Jeremiah 28:12-17

“The word of the Lord came to Jeremiah after Hananiah the prophet had broken the yoke bar from the neck of Jeremiah the prophet: “Go say to Hananiah: This is what the Lord says, ‘You broke a wooden yoke bar, but in its place you will make an iron yoke bar.’ For this is what the Lord of Hosts, the God of Israel, says, ‘I have put an iron yoke on the neck of all these nations that they might serve King Nebuchadnezzar of Babylon, and they will serve him. I have also put the wild animals under him.’”

The prophet Jeremiah said to the prophet Hananiah, “Listen, Hananiah! The Lord did not send you, but you have led these people to trust in a lie. Therefore, this is what the Lord says: ‘I am about to send you off the face of the earth. You will die this year because you have spoken rebellion against the Lord.’” And the prophet Hananiah died that year in the seventh month.” — Jeremiah 28:12–17 HCSB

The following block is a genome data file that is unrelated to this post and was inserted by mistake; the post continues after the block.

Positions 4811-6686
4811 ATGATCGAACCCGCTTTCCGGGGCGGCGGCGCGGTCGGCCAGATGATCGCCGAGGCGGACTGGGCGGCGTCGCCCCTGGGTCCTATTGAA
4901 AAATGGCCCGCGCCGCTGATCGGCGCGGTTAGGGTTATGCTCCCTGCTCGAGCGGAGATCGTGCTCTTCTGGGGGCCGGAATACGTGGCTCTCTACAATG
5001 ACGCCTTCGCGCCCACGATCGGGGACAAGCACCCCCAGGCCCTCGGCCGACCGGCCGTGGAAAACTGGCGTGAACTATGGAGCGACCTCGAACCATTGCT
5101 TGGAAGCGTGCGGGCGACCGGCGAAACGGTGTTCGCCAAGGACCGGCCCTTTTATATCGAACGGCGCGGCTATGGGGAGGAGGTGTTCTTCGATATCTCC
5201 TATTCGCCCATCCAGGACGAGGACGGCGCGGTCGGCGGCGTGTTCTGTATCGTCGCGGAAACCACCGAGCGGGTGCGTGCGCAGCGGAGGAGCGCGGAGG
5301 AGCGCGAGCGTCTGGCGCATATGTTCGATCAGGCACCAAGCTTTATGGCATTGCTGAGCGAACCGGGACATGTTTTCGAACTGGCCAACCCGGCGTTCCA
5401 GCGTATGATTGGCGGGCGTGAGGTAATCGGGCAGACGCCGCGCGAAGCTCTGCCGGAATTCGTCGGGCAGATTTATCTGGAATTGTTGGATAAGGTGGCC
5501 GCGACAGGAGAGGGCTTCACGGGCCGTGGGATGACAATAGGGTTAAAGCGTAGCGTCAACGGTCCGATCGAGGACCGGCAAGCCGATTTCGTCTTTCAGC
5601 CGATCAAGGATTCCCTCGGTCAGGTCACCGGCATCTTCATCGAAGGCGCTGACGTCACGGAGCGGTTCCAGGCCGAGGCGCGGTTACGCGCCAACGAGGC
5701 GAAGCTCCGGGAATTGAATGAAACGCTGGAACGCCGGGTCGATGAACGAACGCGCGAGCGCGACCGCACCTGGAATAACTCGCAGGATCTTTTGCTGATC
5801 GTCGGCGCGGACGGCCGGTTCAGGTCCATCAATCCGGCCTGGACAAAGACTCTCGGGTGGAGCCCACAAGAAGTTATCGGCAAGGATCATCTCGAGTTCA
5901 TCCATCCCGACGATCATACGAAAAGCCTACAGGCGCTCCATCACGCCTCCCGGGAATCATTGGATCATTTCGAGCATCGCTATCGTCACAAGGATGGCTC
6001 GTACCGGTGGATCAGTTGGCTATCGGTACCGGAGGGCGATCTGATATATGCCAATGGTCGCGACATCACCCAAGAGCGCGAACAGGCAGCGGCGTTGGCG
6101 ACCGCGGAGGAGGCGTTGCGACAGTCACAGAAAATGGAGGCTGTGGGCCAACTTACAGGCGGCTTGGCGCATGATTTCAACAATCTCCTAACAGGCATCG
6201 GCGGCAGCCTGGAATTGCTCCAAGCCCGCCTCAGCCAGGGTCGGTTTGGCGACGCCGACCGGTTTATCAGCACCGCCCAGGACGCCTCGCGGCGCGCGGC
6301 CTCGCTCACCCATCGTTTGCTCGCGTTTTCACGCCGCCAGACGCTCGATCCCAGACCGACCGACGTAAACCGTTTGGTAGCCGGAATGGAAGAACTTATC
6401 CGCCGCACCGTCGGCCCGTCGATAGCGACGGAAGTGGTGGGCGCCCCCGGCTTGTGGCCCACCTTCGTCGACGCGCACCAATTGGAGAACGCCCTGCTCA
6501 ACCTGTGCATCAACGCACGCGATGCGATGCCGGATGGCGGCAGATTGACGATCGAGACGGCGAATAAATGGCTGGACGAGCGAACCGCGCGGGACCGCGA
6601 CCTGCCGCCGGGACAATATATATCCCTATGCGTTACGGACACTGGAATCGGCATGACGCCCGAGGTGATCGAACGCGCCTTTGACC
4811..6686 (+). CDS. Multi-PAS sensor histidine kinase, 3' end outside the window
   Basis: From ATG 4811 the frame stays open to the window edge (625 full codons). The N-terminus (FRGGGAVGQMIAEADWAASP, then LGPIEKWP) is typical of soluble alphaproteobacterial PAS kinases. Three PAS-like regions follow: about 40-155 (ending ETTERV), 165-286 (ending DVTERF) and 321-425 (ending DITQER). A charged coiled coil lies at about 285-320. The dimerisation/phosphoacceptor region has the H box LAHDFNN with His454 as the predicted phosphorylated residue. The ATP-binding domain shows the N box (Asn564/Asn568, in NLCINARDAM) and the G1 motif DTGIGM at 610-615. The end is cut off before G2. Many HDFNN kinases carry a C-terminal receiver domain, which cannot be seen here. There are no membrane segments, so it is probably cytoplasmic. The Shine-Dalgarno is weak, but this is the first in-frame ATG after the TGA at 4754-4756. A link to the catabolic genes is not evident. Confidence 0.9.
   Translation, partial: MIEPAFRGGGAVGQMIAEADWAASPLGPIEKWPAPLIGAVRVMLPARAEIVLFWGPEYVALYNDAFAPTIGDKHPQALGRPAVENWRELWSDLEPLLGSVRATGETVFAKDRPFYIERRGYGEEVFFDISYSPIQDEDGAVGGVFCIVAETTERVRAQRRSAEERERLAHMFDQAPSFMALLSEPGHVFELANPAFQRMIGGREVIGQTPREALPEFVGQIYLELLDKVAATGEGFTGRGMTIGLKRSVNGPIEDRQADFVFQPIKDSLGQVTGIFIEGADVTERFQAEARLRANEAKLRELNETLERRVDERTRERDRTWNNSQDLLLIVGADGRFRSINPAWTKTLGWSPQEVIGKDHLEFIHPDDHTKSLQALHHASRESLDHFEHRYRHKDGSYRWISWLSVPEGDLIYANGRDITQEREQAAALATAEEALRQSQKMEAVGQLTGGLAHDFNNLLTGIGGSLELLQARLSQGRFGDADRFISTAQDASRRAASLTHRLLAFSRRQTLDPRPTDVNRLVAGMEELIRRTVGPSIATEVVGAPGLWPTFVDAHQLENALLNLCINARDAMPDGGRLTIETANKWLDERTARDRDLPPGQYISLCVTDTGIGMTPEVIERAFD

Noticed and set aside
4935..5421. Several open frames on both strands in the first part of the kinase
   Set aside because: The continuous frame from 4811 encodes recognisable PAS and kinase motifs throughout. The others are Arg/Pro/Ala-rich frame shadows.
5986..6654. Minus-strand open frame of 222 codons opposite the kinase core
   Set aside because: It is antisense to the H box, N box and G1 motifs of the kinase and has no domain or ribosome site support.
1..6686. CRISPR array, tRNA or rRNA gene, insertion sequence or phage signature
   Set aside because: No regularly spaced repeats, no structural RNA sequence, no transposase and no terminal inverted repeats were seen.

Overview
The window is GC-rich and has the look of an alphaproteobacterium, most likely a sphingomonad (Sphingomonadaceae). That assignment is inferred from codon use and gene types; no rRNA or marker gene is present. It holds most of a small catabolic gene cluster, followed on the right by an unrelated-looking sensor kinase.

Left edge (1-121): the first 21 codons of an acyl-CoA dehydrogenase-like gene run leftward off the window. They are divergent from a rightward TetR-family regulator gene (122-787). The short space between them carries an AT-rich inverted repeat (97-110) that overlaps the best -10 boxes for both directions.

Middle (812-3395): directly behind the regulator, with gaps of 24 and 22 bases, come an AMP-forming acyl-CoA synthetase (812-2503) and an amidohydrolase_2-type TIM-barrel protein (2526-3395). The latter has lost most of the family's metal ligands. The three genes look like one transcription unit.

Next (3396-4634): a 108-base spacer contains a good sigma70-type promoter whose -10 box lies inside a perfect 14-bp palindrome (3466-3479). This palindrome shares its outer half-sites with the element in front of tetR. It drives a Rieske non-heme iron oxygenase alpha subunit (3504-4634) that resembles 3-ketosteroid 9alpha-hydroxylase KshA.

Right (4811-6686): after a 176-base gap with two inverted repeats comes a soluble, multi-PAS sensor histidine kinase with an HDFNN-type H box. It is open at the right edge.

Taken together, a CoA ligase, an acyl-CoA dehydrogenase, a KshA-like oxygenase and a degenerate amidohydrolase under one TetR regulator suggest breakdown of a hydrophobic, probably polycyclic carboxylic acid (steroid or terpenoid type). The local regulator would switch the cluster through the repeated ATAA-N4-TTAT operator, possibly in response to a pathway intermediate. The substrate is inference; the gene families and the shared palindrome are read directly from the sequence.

No commentary necessary; just take the time to consider the words.

One thought on “Jeremiah 28:12-17

  1. Hananiah’s message to the people was a positive one, proclaiming God’s triumph over the Babylonian ruler Nebuchadnezzar. The message was packaged with tasty details (“within two years” and “I will…bring back…Jeconiah”) and heroic images of release from exile. Jeremiah in so many words said, “Great message — I wish it were true!” But it was a lie and the people believed it and, in the end, it constituted “rebellion against the Lord.” For me, I understand the desire of God’s people (including myself) to sound heroic on God’s behalf. But maybe He is planning a period of darkness before the light finally dawns. I may not even see the light in some cases! Many Israelites must have died before they could see what they wanted to see: God take away the 70-year iron yoke of Nebuchadnezzar. Therefore I need to keep working on my daily relationship with God and making sure it’s genuine and not drift off into pleasant-sounding diversions because, in the end, God’s ways can be a mystery, and I need to be prepared for the long haul.

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